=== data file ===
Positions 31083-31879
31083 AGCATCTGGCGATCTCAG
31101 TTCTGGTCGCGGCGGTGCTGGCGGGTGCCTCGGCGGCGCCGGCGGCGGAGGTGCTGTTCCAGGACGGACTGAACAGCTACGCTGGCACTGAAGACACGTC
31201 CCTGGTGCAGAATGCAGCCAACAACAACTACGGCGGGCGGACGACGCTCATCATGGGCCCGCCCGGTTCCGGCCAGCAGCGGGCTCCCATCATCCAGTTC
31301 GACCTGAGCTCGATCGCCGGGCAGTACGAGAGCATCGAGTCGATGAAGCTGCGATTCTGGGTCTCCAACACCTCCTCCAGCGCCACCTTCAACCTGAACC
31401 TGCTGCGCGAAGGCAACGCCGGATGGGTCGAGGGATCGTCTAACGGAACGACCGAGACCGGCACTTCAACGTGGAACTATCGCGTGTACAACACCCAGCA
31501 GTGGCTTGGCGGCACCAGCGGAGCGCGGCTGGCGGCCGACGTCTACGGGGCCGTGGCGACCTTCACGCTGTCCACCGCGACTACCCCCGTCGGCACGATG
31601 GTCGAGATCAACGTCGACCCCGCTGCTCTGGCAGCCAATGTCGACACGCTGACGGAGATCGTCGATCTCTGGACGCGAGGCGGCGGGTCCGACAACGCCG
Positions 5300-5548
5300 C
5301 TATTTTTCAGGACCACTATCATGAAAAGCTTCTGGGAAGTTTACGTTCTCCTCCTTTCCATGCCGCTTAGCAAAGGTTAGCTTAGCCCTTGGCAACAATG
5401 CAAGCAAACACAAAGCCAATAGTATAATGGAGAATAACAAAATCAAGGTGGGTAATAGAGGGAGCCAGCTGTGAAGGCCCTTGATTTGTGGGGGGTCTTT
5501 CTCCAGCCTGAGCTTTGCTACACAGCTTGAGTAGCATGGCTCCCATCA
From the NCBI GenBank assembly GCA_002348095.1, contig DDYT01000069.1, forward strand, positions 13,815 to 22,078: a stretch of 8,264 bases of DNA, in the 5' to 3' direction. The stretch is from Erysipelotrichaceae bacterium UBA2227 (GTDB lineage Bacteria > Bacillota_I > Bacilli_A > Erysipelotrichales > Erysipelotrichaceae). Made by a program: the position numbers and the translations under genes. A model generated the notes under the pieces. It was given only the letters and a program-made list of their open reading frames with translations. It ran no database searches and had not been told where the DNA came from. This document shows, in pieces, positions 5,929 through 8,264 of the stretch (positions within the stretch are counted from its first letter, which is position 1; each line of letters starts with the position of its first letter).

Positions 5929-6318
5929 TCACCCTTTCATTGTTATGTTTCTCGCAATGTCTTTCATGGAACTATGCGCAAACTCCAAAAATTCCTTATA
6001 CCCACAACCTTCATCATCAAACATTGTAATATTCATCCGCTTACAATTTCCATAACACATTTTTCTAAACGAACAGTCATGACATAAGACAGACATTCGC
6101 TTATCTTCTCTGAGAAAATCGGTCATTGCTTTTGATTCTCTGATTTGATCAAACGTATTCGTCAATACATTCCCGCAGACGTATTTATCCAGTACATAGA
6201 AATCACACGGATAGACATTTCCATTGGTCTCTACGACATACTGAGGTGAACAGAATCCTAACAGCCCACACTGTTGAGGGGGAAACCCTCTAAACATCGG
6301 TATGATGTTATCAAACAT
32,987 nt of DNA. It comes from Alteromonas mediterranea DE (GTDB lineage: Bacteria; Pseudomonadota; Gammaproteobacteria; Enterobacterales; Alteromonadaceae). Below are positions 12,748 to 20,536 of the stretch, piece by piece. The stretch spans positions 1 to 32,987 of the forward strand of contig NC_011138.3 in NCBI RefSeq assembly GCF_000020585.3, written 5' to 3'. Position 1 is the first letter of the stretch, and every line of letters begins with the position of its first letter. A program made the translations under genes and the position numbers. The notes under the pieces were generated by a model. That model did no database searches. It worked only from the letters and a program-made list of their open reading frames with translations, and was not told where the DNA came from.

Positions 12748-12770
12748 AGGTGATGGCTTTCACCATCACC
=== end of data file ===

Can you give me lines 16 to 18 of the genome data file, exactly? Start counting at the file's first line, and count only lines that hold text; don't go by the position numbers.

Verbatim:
5929 TCACCCTTTCATTGTTATGTTTCTCGCAATGTCTTTCATGGAACTATGCGCAAACTCCAAAAATTCCTTATA
6001 CCCACAACCTTCATCATCAAACATTGTAATATTCATCCGCTTACAATTTCCATAACACATTTTTCTAAACGAACAGTCATGACATAAGACAGACATTCGC
6101 TTATCTTCTCTGAGAAAATCGGTCATTGCTTTTGATTCTCTGATTTGATCAAACGTATTCGTCAATACATTCCCGCAGACGTATTTATCCAGTACATAGA